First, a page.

Waterworks – Refugee Camp “UNHCR”

Moses Onlus First help to the Burma population

Tham Hin and other camps

The temporary refugee camps for the Burma migrants are located on the Thai territory, along the border with Myanmar, and host around 160,000-170,000 people.

These camps exists since twenty years and witnessed the growth of new generations that know nothing else than the camp itself. These people don’t have the means to dream or plan for their future.

Inside these camps there are various international NGOs that via funding are able to provide the minimum survival to the residents.

In July 2006 the Moses volunteers visited the temporary camp in Tham Hin, and met the teachers and the responsibles for the schools. Together, they took agreement to finance– via official channels and following the advice from the UNHCR focals – the supply and installation of water filters for the schools. This small contribution was the first in favor of the Burma refugees who live in the “temporary” camps since over 15 years.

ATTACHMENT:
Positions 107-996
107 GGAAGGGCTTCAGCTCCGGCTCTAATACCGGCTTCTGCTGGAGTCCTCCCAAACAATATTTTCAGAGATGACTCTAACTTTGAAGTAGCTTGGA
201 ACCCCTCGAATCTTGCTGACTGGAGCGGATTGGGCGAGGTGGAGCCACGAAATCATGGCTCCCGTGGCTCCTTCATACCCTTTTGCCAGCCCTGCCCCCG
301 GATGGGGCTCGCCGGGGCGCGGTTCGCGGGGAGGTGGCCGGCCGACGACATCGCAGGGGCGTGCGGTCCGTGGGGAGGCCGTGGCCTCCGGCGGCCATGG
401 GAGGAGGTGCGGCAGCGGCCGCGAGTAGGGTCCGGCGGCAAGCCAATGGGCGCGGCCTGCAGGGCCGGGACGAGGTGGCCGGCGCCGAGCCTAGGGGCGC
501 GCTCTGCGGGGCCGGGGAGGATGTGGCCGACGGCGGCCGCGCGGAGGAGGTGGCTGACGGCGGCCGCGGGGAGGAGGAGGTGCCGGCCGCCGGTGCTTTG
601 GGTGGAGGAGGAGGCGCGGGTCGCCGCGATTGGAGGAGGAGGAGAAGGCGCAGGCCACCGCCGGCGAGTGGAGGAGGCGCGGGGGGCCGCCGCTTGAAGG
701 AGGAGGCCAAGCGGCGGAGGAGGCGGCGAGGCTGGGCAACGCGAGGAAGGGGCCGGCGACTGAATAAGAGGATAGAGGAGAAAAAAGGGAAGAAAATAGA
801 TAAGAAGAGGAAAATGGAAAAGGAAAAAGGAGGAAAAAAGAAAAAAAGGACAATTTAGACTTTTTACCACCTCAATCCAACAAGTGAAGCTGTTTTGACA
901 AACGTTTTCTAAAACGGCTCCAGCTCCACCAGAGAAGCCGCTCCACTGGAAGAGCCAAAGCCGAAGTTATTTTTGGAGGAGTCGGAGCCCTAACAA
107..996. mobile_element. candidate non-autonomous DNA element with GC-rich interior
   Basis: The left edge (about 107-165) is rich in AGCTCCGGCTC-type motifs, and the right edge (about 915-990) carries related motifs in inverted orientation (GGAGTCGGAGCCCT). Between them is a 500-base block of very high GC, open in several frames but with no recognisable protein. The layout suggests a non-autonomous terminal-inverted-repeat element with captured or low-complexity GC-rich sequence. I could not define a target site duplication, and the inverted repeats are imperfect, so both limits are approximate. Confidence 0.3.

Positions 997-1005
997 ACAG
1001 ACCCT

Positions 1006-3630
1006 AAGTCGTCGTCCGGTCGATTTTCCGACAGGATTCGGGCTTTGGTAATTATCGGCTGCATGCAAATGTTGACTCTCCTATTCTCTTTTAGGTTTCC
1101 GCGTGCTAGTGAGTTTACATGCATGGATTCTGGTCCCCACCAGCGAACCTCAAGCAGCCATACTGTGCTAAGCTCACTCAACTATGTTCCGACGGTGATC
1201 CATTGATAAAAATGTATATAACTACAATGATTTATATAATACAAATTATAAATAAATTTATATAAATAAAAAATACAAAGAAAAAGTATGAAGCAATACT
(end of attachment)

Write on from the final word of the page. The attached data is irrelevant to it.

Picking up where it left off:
During the visit paid in November 2006 at the Ban Mai Nai Soi camp there were meetings in support to those involved in the community activities: teachers, school assistants, and the members of the “Committee for the defense of Women”, that supports the victims of home and gender violence.

  • A lump in the throat, the perception to be in a place where human souls have no freedom.
  • A hell that no sin can justify. “Hopeless” looks over the massive presence of many other human beings.
  • Sadness, when considering that all the children younger than 15 years have born in captivity and without any expectation, wish, or dream.
  • Breathing a smelly air that pervades the whole environment.
  • Mud-colored water, that still gives the women a chance to take care of their personal hygiene.
  • A teacher who tries to show the world with a drawing on the blackboard. But none of those little dots will ever be a destination for the kids.
  • The constant presence of pain, but also its acceptance as the only possible cure.
social position

Share this post